Publication Date


Document Type


First Advisor

Weigel, George D.||Schmidt, Wesley I.

Degree Name

M.S. (Master of Science)

Legacy Department

Department of Education


Educational counseling; Students


To determine whether the existing orientation program at Cary-Grove High School in Cary, Illinois, is meeting the needs of incoming freshmen, a survey of the 162 freshmen who entered the school in September of 1964 was made to determine how they felt about their orientation sessions. From notations made in counseling sessions with freshmen during the first semester, a check list based on objectives of the existing orientation program and covering four major problem areas was constructed. The problems were classified under Student-Educational Relationships, Student-Administrative Relationships, Student-Student Relationships, and Student-Self Relationships. The students were grouped according to the composite percentile scores on the SEA placement battery with the divisions being the top or accelerated group, the middle or average, and the low or developmental group. The results were tabulated and the major adjustment problems in each of the major problem areas were noted. Of the four problem areas checked, the greatest number of problems or 34.8 percent were centered in the Student-Self Relationships, 27.5 percent were in the category of Student-Administration Relationships, 23.2 percent were in Student-Educational Relationships, and 14.5 percent were in Student-Student Relationships. The students in the low or slow group identified the greatest number of problems and seem to need more help than is being provided in making the transition from grade eight to grade nine. Students in the top group ranked second in the incidence of problems indicating that high mental ability does not preclude problems of adjustment. Students in the middle group have the least number of problems and can make the necessary adjustment to a new school situation. While the objectives of the present orientation program seem adequate in their context, more individualized help as well as regularly scheduled group counseling sessions must be implemented if this weakness is to be overcome. This therapy must not be a power drive but a regular and consistent effort on the part of the guidance department. Only through a vigilant guidance department can a strong program be maintained.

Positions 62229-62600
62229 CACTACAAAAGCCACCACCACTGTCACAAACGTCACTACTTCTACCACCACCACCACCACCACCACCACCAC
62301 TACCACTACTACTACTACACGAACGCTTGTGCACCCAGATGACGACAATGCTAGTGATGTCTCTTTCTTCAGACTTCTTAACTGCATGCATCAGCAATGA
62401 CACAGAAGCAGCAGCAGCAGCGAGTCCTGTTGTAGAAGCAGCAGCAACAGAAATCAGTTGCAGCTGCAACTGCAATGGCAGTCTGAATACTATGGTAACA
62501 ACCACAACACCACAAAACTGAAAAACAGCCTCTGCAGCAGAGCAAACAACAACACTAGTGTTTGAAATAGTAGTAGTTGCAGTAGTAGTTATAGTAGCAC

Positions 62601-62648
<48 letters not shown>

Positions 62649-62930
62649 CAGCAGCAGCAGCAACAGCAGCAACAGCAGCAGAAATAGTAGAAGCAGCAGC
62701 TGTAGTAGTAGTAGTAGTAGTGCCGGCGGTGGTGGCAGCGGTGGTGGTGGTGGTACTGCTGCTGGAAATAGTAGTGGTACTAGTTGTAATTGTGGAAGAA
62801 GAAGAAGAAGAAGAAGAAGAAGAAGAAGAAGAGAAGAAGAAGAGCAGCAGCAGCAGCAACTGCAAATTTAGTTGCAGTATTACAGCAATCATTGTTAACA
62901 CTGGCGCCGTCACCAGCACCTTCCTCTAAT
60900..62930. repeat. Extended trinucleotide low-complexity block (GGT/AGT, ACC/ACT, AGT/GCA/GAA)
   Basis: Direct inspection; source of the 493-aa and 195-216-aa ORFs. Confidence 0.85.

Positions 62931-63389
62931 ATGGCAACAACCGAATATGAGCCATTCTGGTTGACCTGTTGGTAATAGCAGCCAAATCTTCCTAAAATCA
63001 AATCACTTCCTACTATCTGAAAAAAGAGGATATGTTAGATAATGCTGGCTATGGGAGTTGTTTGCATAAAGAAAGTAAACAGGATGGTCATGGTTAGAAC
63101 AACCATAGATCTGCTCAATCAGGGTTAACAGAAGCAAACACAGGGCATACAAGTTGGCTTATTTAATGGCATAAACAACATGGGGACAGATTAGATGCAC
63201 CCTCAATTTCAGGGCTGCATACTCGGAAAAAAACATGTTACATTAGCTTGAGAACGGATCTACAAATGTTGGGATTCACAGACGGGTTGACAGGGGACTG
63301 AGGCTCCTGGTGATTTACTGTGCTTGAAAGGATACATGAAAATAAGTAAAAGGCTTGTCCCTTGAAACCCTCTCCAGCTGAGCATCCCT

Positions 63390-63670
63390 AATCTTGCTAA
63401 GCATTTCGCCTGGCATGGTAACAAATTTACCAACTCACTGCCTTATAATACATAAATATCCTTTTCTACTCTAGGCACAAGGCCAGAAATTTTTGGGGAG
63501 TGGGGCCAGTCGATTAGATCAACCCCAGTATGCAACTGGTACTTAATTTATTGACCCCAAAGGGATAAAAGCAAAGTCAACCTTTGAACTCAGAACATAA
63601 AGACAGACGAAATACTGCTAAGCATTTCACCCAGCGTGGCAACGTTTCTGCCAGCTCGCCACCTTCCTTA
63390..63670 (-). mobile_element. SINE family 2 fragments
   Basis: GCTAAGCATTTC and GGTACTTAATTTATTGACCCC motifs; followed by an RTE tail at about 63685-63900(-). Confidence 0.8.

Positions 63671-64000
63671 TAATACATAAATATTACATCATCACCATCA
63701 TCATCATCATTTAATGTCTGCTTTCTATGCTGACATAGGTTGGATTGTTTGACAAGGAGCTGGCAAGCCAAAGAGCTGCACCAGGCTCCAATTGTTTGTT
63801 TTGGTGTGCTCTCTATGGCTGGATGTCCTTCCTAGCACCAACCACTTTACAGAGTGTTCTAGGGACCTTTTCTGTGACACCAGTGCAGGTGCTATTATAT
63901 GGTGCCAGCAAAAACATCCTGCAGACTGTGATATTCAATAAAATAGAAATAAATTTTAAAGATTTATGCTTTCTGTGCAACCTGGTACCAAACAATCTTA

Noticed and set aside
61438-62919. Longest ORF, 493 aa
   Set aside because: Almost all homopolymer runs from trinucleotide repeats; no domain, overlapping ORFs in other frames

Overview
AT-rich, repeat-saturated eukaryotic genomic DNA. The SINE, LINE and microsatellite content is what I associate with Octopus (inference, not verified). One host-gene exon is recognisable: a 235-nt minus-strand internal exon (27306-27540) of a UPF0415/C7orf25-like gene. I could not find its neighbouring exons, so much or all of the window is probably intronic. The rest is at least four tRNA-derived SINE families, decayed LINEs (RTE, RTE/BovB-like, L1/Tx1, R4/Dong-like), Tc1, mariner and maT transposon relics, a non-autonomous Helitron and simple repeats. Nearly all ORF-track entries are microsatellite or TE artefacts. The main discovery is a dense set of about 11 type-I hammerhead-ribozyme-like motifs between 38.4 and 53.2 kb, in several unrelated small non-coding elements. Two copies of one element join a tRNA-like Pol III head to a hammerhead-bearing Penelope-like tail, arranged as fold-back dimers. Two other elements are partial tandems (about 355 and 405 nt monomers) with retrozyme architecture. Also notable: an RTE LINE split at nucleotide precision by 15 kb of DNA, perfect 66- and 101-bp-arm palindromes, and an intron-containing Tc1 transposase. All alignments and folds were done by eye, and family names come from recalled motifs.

Includes bibliographical references.


2, 31 pages, 5 unnumbered pages




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